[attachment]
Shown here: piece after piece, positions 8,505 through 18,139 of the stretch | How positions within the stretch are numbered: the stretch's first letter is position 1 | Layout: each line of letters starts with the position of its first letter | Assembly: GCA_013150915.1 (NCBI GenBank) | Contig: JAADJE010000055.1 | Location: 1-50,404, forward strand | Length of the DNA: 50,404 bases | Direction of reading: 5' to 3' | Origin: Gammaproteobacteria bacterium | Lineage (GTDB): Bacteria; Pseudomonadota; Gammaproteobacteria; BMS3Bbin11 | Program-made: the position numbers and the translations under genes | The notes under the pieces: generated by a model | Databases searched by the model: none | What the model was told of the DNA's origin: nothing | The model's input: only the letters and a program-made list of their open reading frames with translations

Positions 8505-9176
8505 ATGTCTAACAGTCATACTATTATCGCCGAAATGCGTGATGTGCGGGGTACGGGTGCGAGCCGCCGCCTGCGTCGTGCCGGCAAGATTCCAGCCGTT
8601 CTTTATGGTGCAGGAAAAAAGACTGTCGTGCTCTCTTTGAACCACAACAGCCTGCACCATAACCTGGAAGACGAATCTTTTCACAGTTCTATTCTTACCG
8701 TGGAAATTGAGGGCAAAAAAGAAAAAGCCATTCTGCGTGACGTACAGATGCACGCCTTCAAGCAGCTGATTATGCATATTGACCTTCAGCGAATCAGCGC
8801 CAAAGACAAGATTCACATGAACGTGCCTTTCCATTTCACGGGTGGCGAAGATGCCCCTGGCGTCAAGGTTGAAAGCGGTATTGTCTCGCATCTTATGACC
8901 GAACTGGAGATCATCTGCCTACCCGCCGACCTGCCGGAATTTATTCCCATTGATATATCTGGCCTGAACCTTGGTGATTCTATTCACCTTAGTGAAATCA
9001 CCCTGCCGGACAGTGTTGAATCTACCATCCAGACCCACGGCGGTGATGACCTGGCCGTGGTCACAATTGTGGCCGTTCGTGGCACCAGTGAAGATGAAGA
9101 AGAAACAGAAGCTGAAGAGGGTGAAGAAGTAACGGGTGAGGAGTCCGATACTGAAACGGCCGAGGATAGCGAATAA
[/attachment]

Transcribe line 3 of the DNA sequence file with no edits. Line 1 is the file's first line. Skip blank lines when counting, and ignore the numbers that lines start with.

8505 ATGTCTAACAGTCATACTATTATCGCCGAAATGCGTGATGTGCGGGGTACGGGTGCGAGCCGCCGCCTGCGTCGTGCCGGCAAGATTCCAGCCGTT